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Latitude: 56.9463 / 56°56'46"N
Longitude: -2.2127 / 2°12'45"W
OS Eastings: 387160
OS Northings: 783911
OS Grid: NO871839
Mapcode National: GBR XK.3XV4
Mapcode Global: WH9RM.ZNJR
Entry Name: Stonehaven Radio Station
Listing Date: 27 August 2004
Source: Historic Scotland
Source ID: 397691
Historic Scotland Designation Reference: LB49976
Building Class: Cultural
Electoral Ward: Stonehaven and Lower Deeside
Traditional County: Kincardineshire
Dated 1956, extended 1976, closed 1999. Single storey, flat-roofed radio station with 2-stage operating room comprising battered polygonal ribbon window in style of airport control tower. Red brick base course. Dry-dash with raised ashlar doorway and concrete cills.
S (OPERATING ROOM) ELEVATION: polygonal elevation with vertically-aligned multi-pane window wrapping around end of building, much reduced set-back polygonal 2nd stage also glazed.
W (ENTRANCE) ELEVATION: 10-bay elevation (bays grouped 1-9). Symmetrical bays to right with broad 2-leaf timber door and fanlight at centre, regularly-disposed windows in flanking bays; advanced outer left bay with further door, large cowl air vent and datestone with crown and '1956' in high relief.
E ELEVATION: advanced bays to left comprising lower bay to outer left with 2 broad full-height windows and bay to right with horizontal row of small lights close to wallhead. Set-back bays to right with raised boiler room roof.
Top-opening and fixed timber windows. Concrete roof.
INTERIOR: operating room remains with timber and glass partitioned inner room reflecting polygonal outer viewing area; part- glazed paired swing door and deep plate glass fanlight to main entrance; glass brick roof lights and reinforced sliding metal door to boiler room.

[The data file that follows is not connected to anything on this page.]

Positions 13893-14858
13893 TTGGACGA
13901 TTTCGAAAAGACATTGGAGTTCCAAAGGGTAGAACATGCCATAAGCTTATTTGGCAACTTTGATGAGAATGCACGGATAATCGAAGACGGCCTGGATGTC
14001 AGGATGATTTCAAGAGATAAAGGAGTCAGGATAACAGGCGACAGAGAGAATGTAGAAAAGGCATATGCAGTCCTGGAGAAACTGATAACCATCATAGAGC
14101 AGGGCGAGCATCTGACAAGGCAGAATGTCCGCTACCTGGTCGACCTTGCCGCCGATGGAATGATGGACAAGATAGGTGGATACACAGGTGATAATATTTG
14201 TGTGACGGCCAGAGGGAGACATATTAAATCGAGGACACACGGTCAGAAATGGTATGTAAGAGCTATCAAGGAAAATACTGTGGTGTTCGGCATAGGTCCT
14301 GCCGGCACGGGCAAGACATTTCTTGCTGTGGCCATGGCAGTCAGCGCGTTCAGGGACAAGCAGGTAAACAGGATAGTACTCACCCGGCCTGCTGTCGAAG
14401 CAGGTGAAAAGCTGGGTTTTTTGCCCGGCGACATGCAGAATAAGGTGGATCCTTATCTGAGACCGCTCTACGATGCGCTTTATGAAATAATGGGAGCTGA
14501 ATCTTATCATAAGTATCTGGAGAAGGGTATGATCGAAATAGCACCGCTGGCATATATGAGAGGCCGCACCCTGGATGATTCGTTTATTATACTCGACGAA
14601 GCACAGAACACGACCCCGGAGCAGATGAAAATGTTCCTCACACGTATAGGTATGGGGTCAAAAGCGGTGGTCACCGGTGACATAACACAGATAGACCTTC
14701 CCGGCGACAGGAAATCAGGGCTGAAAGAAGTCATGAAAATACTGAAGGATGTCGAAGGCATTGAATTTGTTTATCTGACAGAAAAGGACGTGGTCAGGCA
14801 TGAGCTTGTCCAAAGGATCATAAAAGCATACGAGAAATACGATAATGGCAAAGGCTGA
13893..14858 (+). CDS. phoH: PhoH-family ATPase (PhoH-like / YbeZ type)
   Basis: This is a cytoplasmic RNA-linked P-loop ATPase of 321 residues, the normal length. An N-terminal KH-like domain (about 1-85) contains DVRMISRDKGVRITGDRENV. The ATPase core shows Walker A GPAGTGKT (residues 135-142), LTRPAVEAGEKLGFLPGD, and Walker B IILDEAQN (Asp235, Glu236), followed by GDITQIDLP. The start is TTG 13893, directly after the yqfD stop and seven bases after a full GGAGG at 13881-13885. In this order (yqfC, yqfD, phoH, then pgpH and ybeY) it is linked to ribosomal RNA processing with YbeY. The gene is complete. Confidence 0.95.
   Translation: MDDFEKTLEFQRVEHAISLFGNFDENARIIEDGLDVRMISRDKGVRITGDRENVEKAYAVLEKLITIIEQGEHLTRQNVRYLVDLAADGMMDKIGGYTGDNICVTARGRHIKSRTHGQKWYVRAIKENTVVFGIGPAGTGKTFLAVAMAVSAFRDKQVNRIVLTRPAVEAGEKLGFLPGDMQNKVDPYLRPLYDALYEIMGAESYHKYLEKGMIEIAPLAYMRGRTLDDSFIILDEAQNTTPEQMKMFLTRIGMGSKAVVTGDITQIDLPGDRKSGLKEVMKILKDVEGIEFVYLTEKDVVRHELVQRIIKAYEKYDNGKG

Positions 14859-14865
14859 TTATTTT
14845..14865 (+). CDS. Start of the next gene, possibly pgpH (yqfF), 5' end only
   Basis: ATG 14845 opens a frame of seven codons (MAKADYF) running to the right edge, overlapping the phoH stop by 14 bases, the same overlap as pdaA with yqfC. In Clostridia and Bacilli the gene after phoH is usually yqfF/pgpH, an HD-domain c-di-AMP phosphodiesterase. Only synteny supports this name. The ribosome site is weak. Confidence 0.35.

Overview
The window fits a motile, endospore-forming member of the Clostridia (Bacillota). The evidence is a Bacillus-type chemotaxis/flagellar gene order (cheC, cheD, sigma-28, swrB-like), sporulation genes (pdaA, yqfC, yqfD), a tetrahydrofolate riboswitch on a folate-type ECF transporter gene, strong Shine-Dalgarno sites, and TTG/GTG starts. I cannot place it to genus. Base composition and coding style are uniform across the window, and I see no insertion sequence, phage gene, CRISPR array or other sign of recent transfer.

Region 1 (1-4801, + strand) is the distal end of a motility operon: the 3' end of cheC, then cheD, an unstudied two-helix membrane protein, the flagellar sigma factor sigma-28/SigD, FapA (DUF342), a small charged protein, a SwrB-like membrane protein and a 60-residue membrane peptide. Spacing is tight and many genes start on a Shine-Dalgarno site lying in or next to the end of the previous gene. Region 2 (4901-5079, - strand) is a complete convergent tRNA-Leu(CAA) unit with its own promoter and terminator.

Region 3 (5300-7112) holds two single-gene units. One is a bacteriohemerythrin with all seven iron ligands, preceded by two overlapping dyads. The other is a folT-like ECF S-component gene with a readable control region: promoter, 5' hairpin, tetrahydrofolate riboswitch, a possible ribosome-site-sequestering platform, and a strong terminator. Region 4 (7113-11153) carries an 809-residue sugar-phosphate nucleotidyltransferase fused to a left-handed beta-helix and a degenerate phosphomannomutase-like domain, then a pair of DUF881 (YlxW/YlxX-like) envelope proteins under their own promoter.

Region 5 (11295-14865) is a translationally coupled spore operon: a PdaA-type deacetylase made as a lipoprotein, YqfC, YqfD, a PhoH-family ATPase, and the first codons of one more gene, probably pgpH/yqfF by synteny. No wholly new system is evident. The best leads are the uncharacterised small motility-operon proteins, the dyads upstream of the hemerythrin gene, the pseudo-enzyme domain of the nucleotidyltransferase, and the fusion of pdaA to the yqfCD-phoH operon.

Surrounded by a ring of masts and sited high above the sea close to the ruins of Dunnottar Castle, Stonehaven Coastal Radio Station is a rare survivor. The service was operated by Post Office Telephones and subsequently British Telecom. It was associated with Merchant Navies, initially co-ordinating Search and Rescue operations between Coastguard and the RNLI. The first coastal Radio Station in the Stonehaven area was built circa 1910. With commencement of hostilities in WWII, coverage of the North Sea from Cullercoats and Wick was found to be limited. This resulted in the Admiralty building a station, opened in May 1942 and comprising an assortment of small wooden huts. Today's modern Radio Station (see above), built to a plan soon to be repeated at Ilfracombe in Devon, was opened in January 1958 by the Inspector of Wireless Telegraphy. With the discovery of North Sea Oil in the mid 1960s special services were needed for oil companies and support vessels. By 1966 the station operated a 12-channel radiotelex system (shared with Humber) enabling rigs to work direct with company offices. By 1972, half of the station's 17,000 calls per year were made by exploration platforms. Throughout the 1980s control of services from other stations were transferred to Stonehaven, but technical advances and the introduction of VHF direct calling in 1986 led to the closure of Stonehaven's distress watch on 31st October, 1987. During the 1988 Piper Alpha disaster the station was heavily involved in handling back-up communications between rescue and support vessels. The introduction of Maritime Satellite systems led to the Coastal Radio Network ceasing operation in 1999.
Other nearby listed buildings